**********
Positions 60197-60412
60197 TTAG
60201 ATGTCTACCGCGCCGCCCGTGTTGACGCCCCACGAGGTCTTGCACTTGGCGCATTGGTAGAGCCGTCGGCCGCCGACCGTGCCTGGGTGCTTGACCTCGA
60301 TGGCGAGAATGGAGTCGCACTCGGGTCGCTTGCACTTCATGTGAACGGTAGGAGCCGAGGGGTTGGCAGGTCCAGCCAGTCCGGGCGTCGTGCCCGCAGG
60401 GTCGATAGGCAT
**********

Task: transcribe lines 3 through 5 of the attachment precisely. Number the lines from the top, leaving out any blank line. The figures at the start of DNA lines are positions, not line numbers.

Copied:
60201 ATGTCTACCGCGCCGCCCGTGTTGACGCCCCACGAGGTCTTGCACTTGGCGCATTGGTAGAGCCGTCGGCCGCCGACCGTGCCTGGGTGCTTGACCTCGA
60301 TGGCGAGAATGGAGTCGCACTCGGGTCGCTTGCACTTCATGTGAACGGTAGGAGCCGAGGGGTTGGCAGGTCCAGCCAGTCCGGGCGTCGTGCCCGCAGG
60401 GTCGATAGGCAT